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Today in academia: Penn State reports more applicants this year, M.B.A's are forgoing non-profit work, ROTC is getting comfortable at Yale, and some schools that don't leave students with as much debt.

  • The sex abuse scandal hasn't dented applications to Penn State.  "All told, nearly 28,000 students have applied to be undergraduates next year on the University Park campus, compared to 27,370 who had done so last year at this time," the The New York Times wrote, citing numbers from the admissions director. Which seems like a sign that the school is weathering the massive amount of negative attention after the Jerry Sandusky allegations arrived. Overall, according to Reuters, applications are up 4 percent from last year. The same can't be said for the early application numbers of the school that gets confused with Penn State, U Penn. It saw a slight decline in early admissions applicants, but that may have reportedly had to do with Harvard and Yale starting up early admits again this year. [The New York Times Choice blog, Reuters]
  • ROTC Instructor at Yale: 'I feel like the carpet has been rolled out for us.'  The university ended a decades-long absence of the ROTC on campus earlier this year, and--in anticipation for the program officially returning in Fall 2012--the ROTC instructors are already fitting in well, the school's newspaper reports.  Part of the other integration that will come with the program's return is that the school decided "to recognize ROTC officers as professors [so that it] will help instructors be perceived as part of academic life rather than as military ambassadors to campus."  Lt. Molly Crabbe, a Naval instructor, put it this way: “No one really understands our [military] titles, so it gives us an opportunity not to be seen as outsiders." Nope, that will be left to the banking and consulting industry recruiters.  [Yale Daily News]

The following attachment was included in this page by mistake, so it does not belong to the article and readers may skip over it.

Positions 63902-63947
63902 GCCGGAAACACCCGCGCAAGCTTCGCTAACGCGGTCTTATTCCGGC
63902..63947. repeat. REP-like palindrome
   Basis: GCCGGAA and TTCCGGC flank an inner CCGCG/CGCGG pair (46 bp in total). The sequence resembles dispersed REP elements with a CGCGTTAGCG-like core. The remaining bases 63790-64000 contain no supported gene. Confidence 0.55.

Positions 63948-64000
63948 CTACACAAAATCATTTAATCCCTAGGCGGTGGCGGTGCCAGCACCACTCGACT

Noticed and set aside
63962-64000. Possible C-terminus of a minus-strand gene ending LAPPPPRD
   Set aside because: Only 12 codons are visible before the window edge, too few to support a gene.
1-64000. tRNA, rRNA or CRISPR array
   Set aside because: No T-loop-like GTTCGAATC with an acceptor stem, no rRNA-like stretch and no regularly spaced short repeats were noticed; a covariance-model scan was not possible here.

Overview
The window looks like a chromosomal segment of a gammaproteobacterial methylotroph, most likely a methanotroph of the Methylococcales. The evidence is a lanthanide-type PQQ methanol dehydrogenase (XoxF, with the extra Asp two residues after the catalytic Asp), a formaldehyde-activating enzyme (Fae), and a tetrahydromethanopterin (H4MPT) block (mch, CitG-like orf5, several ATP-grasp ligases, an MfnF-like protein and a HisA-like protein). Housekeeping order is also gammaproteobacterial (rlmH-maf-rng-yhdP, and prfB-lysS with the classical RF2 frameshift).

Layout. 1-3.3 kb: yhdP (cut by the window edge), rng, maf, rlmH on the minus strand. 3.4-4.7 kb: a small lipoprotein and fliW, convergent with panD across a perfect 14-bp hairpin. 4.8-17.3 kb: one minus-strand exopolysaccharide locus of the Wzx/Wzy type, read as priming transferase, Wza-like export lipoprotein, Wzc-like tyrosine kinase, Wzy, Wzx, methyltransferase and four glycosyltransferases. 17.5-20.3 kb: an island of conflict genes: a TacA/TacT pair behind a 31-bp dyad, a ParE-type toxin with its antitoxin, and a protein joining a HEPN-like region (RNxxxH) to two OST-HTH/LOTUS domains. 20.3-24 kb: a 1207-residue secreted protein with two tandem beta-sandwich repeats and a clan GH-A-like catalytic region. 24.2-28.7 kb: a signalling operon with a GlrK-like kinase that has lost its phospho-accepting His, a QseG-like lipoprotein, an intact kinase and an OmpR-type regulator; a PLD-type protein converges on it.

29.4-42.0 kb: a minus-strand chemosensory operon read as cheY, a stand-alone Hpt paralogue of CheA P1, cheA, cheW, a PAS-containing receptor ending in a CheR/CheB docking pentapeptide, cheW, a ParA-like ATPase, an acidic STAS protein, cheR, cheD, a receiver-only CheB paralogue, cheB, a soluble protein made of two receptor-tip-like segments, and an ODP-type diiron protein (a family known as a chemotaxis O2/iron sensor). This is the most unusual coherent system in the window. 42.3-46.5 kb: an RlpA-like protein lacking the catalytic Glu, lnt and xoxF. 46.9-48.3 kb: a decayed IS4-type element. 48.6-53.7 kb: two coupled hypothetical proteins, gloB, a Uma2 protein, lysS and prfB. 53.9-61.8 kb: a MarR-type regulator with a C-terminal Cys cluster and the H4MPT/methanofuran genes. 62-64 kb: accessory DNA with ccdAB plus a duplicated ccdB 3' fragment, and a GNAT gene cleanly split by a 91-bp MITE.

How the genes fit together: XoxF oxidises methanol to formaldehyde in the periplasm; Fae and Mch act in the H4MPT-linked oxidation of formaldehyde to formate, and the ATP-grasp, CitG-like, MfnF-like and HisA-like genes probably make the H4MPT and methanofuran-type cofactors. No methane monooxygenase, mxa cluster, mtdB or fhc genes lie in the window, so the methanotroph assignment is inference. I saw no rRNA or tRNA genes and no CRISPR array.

• Why M.B.A.'s forgo non-profit jobs but take a 'social-responsibility' position at a Fortune 500 company. It pays more. That's the simple answer in a Wall Street Journal's latest take on the subject, which notes that the lines are "blurring" between industries (meaning, it seems, there's more non-profit-like positions opening at for profit places). Which makes sense. If you can have a position that you feel like is doing some actual good at a big company that pays more, why not take it? Especially since business school was probably pricey. Unfortunately, it has led to  "fewer than 5% of graduates from many top business schools tak[ing] jobs in nonprofit organizations right out of school, with some institutions placing just 1% or 2% in the field." [The Wall Street Journal]
  • The schools that are somewhat avoiding the student loan debt problem.  Drawing on several different sources that looked at which colleges leave students with less than $20,000 in debt after graduation, The Washington Post's Daniel De Vise created his own list of pricey institutions that don't leave students with (relatively) as much debt. And many of them are familiar Ivy League names along with places like Howard University, which "has surprisingly low tuition (around $10,000), and its average graduate has $9,863 in loan debt." While it seems odd at first glance that it's sometimes the priciest schools (like, Williams College with $55,000 yearly tuition) that make the list, as De Vise points out, many of them have great financial aid services to students and also, just maybe, tend have more advantaged student applicants in the first place. [The Washington Post]

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